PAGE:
The announcement that J.K. Rowling was releasing an eighth instalment of the Harry Potter story was greeted with massive excitement worldwide. Another rollicking adventure with our much loved, familiar, favourite characters! Let’s rejoice!
Let me disabuse you of those notions now. Harry Potter and the Cursed Child is 1) a play, and 2) not actually written by Rowling herself. Instead, playwright Jack Thorne wrote the script, based on a story written by Rowling, Thorne, and the play’s director John Tiffany. Furthermore, the action takes place nineteen years after the events of Deathly Hallows (essentially carrying on from that novel’s Epilogue). As such, the beloved characters of Harry Potter are present in Cursed Child, but in rather different form. Harry, Ron and Hermione are all grown adults, with jobs and kids and adult pressures and responsibilities.
Harry in particular is not the sometimes troubled impulsive teenager from the books. Instead he’s tired, overworked from his Ministry job, and perplexed by his inability to connect with this son Albus (who seems to have taken on the mantle of ‘resentful “woe is me” teenage boy’, so ably presented to us by fifteen-year-old Harry in Order of the Phoenix).
In general, I found the changes in the characters understandable and refreshing without being jarring. It was quite nice to see that grown-up Ron no longer has the emotional range of a teaspoon, and it was understandable to me that Harry would be at a loss as to how to parent his resentful son; plenty of parents would be, and Harry, being an orphan, would be at a particular disadvantage since he never had a father on whom he could base his own parenting. The overall theme of the play was, indeed, fathers and their children—how to be a father, and the struggle to shake off and live up to the shadow of your own. As such, the play was also thematically more grown up than the books.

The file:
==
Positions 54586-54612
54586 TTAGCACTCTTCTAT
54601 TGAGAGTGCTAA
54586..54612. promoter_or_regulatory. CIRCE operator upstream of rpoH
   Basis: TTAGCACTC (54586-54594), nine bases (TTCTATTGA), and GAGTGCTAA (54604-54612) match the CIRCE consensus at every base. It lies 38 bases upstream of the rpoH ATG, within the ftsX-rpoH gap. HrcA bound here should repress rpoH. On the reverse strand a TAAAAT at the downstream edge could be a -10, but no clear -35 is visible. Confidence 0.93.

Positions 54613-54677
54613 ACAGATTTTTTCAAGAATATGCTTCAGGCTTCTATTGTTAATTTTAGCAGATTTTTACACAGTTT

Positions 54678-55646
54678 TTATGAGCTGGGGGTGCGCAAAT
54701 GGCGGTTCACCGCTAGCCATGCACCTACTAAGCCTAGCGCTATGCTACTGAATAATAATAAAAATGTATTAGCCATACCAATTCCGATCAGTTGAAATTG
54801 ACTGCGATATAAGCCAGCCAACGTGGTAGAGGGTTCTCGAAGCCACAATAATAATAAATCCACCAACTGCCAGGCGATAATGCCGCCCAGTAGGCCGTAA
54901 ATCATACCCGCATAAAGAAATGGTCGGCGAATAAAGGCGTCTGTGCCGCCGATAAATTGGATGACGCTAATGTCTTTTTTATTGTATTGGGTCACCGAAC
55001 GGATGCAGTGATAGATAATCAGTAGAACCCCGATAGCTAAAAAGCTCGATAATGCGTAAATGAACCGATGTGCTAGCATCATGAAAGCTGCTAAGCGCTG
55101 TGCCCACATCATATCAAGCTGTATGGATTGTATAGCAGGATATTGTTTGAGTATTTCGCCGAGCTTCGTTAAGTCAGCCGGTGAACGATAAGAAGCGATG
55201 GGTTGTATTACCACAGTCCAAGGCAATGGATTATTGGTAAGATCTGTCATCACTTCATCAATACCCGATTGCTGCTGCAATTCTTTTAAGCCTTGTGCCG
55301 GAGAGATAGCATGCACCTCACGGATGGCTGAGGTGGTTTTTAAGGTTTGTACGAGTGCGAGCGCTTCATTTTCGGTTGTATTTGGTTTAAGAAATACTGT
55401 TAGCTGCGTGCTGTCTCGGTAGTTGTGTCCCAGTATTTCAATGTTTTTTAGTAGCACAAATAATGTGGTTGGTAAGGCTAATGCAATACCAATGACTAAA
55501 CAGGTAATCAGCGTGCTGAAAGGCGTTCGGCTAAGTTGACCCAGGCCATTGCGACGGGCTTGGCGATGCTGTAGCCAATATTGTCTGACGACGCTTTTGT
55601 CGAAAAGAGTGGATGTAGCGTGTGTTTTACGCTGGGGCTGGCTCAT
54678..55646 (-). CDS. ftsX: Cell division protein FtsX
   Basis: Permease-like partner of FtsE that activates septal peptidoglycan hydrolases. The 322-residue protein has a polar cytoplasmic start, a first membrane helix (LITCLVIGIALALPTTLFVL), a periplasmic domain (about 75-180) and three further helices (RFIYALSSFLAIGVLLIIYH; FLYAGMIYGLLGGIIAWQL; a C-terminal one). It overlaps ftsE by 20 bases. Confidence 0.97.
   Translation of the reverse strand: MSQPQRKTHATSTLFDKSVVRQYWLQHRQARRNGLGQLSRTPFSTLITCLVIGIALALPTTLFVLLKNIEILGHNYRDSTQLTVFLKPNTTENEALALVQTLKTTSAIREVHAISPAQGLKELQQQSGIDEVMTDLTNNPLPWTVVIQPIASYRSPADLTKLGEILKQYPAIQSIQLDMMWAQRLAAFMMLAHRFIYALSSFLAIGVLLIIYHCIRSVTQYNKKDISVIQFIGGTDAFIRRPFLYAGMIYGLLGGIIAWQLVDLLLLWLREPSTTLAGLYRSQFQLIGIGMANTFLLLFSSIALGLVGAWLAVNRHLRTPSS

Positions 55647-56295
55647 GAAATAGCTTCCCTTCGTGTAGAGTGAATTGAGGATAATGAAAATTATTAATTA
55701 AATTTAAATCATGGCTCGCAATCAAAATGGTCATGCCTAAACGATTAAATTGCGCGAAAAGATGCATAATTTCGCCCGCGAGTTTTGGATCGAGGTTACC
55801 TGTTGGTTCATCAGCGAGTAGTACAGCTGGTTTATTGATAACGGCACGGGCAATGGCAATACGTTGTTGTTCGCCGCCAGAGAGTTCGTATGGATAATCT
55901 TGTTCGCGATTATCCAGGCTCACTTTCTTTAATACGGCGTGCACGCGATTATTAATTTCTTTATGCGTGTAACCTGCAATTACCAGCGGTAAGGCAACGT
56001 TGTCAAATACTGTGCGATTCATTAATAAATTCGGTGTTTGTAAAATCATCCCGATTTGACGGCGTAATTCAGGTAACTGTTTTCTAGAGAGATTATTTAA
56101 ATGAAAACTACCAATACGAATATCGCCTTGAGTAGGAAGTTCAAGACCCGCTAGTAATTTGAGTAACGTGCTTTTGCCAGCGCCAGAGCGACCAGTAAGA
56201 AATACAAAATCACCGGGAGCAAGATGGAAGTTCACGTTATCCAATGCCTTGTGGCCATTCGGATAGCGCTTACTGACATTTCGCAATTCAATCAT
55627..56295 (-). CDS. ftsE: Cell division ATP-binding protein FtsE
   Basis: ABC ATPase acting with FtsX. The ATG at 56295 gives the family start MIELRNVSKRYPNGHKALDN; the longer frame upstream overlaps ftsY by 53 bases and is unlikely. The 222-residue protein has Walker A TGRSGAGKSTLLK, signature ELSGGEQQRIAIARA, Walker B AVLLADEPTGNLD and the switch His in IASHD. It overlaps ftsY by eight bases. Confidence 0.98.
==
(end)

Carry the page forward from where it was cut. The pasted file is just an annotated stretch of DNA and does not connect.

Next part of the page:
Cursed Child is a play (or, more accurately, it’s the rehearsal script of the play—the definitive version of the script, complete with final stage directions and annotations, will be published in 2017). Since it’s a play script, Cursed Child suffers by comparison to the books. It lacks the books’ richness of detail and world-building aspects—and necessarily so. Those details would have been left to the play’s production and staging team, and as such, reading Cursed Child is like reading only half of the story. It feels a little anaemic. Luckily though, the characters jump off the page. Scorpius Malfoy, Draco Malfoy’s son, is particularly memorable, hilarious and endearingly dorky—completely unlike his father.
The plot is also compelling—a typically Rowling-esque page-turning romp, which also gives us the chance to revisit familiar people and places from the books (a clear crowd-pleasing manoeuvre, but entertaining nonetheless). One particular plot device seemed a little too convenient, but in general the machinery of the plot worked well, and the result was a script that is enjoyable and compulsively readable.
Cursed Child isn’t, however, comparable to the books—it feels limited by the change in medium, and the timeshift and subsequent change in characters may well be enough to put off some fans. Nevertheless, it’s still worth reading—not least for the little snippets of new information it reveals of the HP universe we love and thought we already knew.
Reviewed by Feby Idrus
Harry Potter and the Cursed Child – Parts One & Two (Special Rehearsal Edition)
by J. K. Rowling, Jack Thorne & John Tiffany
Published by Little, Brown